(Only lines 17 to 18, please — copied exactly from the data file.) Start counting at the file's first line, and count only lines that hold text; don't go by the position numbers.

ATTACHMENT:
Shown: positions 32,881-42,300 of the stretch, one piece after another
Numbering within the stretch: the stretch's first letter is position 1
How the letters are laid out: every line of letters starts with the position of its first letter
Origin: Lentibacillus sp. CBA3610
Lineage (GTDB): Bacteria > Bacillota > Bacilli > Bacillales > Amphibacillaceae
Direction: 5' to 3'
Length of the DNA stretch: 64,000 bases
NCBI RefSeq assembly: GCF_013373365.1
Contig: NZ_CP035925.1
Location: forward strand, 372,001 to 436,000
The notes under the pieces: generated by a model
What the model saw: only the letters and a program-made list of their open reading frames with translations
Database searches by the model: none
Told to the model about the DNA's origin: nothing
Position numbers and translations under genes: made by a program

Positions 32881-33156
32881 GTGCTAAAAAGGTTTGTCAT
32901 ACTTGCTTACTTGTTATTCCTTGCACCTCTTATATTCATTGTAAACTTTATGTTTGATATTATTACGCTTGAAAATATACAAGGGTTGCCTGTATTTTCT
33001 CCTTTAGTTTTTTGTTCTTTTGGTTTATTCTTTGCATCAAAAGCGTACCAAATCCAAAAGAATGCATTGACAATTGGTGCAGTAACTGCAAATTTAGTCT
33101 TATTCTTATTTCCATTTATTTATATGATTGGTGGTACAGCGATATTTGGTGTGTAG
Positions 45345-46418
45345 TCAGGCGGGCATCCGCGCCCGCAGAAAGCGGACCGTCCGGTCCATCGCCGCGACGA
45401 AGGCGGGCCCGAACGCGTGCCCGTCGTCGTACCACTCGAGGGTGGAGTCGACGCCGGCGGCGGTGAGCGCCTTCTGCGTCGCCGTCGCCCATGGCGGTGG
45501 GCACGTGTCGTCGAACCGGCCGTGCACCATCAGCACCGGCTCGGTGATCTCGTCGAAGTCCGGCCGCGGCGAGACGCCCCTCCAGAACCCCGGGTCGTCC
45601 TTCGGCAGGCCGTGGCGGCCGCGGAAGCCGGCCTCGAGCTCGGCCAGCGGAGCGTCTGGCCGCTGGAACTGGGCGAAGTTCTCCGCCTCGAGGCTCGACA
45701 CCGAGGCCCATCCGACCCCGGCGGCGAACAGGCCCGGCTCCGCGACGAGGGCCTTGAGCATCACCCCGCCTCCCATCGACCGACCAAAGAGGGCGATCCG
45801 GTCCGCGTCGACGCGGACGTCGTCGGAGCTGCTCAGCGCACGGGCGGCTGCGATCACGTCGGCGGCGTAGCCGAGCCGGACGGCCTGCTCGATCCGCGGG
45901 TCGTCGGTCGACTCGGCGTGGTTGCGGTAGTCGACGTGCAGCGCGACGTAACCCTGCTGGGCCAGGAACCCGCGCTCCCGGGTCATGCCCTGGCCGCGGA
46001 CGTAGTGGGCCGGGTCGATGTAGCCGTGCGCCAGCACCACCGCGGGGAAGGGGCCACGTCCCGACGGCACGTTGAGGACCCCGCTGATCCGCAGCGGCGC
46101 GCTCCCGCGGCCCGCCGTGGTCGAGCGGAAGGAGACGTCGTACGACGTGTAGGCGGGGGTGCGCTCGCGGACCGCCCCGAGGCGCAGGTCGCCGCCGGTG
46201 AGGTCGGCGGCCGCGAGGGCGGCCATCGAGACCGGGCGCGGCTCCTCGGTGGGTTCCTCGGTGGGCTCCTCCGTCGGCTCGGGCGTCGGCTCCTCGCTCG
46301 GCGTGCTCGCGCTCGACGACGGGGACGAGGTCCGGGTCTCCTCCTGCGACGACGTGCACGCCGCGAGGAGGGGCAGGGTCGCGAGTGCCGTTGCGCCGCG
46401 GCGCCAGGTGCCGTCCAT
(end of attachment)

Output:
32881 GTGCTAAAAAGGTTTGTCAT
32901 ACTTGCTTACTTGTTATTCCTTGCACCTCTTATATTCATTGTAAACTTTATGTTTGATATTATTACGCTTGAAAATATACAAGGGTTGCCTGTATTTTCT